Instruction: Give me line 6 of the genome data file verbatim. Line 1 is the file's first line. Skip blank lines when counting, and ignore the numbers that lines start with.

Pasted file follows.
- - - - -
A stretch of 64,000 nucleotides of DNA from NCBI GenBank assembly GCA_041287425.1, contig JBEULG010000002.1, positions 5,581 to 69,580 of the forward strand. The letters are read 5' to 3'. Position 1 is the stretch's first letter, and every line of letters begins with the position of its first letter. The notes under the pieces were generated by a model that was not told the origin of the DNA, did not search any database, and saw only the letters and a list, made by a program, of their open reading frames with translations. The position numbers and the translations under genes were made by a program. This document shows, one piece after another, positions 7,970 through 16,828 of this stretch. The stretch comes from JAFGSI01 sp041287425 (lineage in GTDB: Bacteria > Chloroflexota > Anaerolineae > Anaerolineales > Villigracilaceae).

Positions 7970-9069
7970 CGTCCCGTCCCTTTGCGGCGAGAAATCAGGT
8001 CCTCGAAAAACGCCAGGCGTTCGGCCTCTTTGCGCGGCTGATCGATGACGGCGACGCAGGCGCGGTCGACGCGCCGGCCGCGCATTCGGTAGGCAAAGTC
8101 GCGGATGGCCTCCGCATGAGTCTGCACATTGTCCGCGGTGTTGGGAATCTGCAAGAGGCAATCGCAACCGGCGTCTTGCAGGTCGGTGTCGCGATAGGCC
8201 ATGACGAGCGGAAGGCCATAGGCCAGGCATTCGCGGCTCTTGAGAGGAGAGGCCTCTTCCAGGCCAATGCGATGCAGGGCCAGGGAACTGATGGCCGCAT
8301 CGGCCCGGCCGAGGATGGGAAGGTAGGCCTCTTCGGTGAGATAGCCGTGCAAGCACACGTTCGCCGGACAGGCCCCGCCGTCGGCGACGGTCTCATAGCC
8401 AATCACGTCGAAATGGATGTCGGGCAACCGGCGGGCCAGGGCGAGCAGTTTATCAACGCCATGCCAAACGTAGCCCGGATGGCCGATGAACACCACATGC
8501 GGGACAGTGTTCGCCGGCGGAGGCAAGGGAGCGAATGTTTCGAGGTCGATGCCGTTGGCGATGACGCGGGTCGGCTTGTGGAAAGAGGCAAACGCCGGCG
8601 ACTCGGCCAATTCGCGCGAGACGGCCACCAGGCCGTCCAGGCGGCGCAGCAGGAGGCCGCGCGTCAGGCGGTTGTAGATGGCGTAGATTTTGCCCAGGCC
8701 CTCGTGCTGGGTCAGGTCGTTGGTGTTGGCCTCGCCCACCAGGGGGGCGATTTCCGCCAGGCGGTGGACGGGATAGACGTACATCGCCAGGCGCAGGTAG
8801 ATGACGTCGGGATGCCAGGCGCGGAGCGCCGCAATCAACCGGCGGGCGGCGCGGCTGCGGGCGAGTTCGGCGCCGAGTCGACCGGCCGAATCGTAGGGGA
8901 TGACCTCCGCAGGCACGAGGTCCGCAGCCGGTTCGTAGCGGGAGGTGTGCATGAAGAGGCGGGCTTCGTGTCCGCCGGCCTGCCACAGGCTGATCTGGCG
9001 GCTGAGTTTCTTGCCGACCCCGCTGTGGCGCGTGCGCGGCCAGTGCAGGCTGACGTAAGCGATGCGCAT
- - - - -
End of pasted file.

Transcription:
8201 ATGACGAGCGGAAGGCCATAGGCCAGGCATTCGCGGCTCTTGAGAGGAGAGGCCTCTTCCAGGCCAATGCGATGCAGGGCCAGGGAACTGATGGCCGCAT